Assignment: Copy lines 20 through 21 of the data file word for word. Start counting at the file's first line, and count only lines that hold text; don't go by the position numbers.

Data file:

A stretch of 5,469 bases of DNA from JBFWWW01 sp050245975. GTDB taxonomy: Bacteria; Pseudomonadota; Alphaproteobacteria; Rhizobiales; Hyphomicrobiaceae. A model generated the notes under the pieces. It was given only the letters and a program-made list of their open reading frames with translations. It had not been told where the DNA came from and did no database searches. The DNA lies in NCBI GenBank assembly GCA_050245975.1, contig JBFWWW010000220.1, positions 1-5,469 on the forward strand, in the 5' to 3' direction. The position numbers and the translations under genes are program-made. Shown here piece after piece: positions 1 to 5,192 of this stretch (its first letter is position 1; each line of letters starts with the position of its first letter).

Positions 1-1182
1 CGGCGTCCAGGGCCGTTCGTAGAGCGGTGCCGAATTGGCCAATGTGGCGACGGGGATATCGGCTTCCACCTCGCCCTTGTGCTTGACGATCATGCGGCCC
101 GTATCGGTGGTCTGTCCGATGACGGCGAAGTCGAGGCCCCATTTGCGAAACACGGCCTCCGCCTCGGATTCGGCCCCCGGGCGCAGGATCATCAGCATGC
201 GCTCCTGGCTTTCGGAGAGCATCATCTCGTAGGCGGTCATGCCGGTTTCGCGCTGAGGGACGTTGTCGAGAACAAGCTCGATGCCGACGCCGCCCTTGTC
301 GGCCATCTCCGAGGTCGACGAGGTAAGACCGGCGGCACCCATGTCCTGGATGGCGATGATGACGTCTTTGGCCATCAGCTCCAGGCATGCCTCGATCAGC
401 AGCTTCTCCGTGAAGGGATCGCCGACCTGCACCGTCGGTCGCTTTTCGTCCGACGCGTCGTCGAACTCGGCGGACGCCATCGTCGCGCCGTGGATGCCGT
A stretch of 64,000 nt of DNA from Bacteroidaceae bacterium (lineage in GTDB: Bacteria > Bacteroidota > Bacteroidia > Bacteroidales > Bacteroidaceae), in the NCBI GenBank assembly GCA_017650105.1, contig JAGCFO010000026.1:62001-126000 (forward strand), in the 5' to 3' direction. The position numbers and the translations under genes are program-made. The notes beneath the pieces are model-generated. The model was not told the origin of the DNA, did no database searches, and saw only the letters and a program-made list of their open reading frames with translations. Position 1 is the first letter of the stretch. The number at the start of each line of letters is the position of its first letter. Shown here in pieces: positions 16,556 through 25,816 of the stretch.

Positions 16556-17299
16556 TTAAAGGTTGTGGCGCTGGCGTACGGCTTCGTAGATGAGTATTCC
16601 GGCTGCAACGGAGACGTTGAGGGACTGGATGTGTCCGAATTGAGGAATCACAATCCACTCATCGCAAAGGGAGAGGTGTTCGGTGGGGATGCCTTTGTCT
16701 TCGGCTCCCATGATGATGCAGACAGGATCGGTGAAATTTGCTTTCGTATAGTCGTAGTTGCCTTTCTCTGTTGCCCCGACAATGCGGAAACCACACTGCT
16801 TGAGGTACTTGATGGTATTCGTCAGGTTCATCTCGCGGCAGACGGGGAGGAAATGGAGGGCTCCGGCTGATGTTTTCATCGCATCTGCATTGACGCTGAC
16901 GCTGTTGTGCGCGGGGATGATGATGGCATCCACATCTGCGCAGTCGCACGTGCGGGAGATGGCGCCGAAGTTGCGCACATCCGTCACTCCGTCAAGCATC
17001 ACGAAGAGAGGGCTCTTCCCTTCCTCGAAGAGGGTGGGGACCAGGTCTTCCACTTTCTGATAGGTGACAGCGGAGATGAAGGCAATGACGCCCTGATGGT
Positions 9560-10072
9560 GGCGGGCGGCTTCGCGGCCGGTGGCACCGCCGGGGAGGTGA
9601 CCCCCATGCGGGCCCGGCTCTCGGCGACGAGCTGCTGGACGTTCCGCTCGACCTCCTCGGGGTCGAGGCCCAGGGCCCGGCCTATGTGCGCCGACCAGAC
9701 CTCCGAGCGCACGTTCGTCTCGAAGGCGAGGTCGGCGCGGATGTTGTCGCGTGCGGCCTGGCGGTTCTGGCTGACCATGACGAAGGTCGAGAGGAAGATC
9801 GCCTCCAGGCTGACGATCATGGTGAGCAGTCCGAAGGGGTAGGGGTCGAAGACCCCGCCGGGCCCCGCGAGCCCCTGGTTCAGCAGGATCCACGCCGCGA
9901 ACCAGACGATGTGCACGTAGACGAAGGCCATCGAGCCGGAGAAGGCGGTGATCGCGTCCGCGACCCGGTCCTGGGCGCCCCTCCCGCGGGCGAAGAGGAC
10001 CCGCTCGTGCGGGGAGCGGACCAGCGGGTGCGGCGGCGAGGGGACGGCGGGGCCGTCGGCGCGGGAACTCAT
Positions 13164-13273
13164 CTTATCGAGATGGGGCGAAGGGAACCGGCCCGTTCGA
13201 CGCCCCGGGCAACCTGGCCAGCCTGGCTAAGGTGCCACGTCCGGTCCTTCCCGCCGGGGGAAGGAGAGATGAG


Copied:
9801 GCCTCCAGGCTGACGATCATGGTGAGCAGTCCGAAGGGGTAGGGGTCGAAGACCCCGCCGGGCCCCGCGAGCCCCTGGTTCAGCAGGATCCACGCCGCGA
9901 ACCAGACGATGTGCACGTAGACGAAGGCCATCGAGCCGGAGAAGGCGGTGATCGCGTCCGCGACCCGGTCCTGGGCGCCCCTCCCGCGGGCGAAGAGGAC